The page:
A crazy idea, a killer sponsor, a creative camera team, a positive board store, a couple of great friends and my idea of Defying Winter became reality.
You would not believe how hard it is for someone to try and wakeboard in a location where snowy mountains fill the backdrop. Growing up in Sweden, we were used to ride in all sort of conditions. With todays wetsuits and warm clothes its not really too difficult but when the temperature drops below freezing point, things get to another level of complicated.
I presented my idea to Lifeproof about trying to capture the contrast of becoming a pro Wakeboarder in the north and they immediately jumped on the idea. After talking to my pro surfer friend Tim Latte, I found the perfect camera crew in Max Larsson and his team and we were off!
The problem was: Finding somewhere with snow on the shoreline but where to lake was still open. We after deciding that we wanted to drive up to Sweden’s biggest snow resort we started calling friends and tourist offices to find a decent lake. After a few days of research we finally got it, Kallsjön. It’s Swedens third deepest lake with its over 300m depth so even thought most of the lakes surrounding it were already covered with Ice, Kallsjön was still open.
Our next problem was: how do we get a boat there? I am lucky enough to be working together with Froggy Vattensport, one of Swedens biggest watersport stores and also an importer of Wakeboard boats. Since we were heading towards december most logical people in Sweden had already started preserving their boats for the winter to make sure the engine doesnt freeze so our only option if we wanted a boat made for wakeboarding was one of Froggy’s. Luckily they were all over the idea and after changing to winter tires on the trailer, to make sure they could last for driving on snow and ice we were good to go. My insane friend Oscar got in the car to drive the boat 14 HOURS by himself up north towards the mountains.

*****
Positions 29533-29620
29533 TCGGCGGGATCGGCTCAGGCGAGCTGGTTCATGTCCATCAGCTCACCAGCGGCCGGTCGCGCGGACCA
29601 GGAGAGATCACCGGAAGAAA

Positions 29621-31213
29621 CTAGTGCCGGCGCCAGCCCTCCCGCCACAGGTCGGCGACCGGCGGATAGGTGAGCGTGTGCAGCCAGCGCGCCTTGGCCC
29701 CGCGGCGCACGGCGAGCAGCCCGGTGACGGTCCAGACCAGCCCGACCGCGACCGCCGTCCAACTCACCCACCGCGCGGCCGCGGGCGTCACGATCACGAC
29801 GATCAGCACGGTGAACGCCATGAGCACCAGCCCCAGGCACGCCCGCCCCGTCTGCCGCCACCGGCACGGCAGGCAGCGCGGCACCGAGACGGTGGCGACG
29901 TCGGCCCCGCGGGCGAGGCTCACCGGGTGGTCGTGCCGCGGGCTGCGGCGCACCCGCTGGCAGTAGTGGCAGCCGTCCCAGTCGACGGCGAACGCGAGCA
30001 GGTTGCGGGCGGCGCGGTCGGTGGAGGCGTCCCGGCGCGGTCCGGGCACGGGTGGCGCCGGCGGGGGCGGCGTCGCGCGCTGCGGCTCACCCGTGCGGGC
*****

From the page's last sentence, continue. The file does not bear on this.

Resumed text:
Meanwhile the rest of our team had already gotten in our Jeeps to get up to Åre a few days early and check the location. Again we were incredibly lucky to get in touch with Erik, a local who’s family has been living on Kallsjön for generations. With his help we scouted the lake to make sure we wouldn’t hit any unexpected rocks but after he told us about the depth of the lake, we felt pretty safe.
When Oscar finally came up with the boat, we quickly discovered that the boat ramp was covered in ice and that we were going to have a huge problem dropping the boat in. Thankfully Erik solved this problem for us by rocking up in a huge tractor, helping us get the boat in.
At this point, I was getting a bit nervous as the air was being a brisk -5 degrees and I was looking out at the ice blocks floating in the water. O’Neill has sent me a 3/4mm Psycho wetsuit along with 3mm neoprene gloves and socks. I also had a 1mm thermo shirt under my wetsuit along with my hood so I was feeling pretty confident going in the water.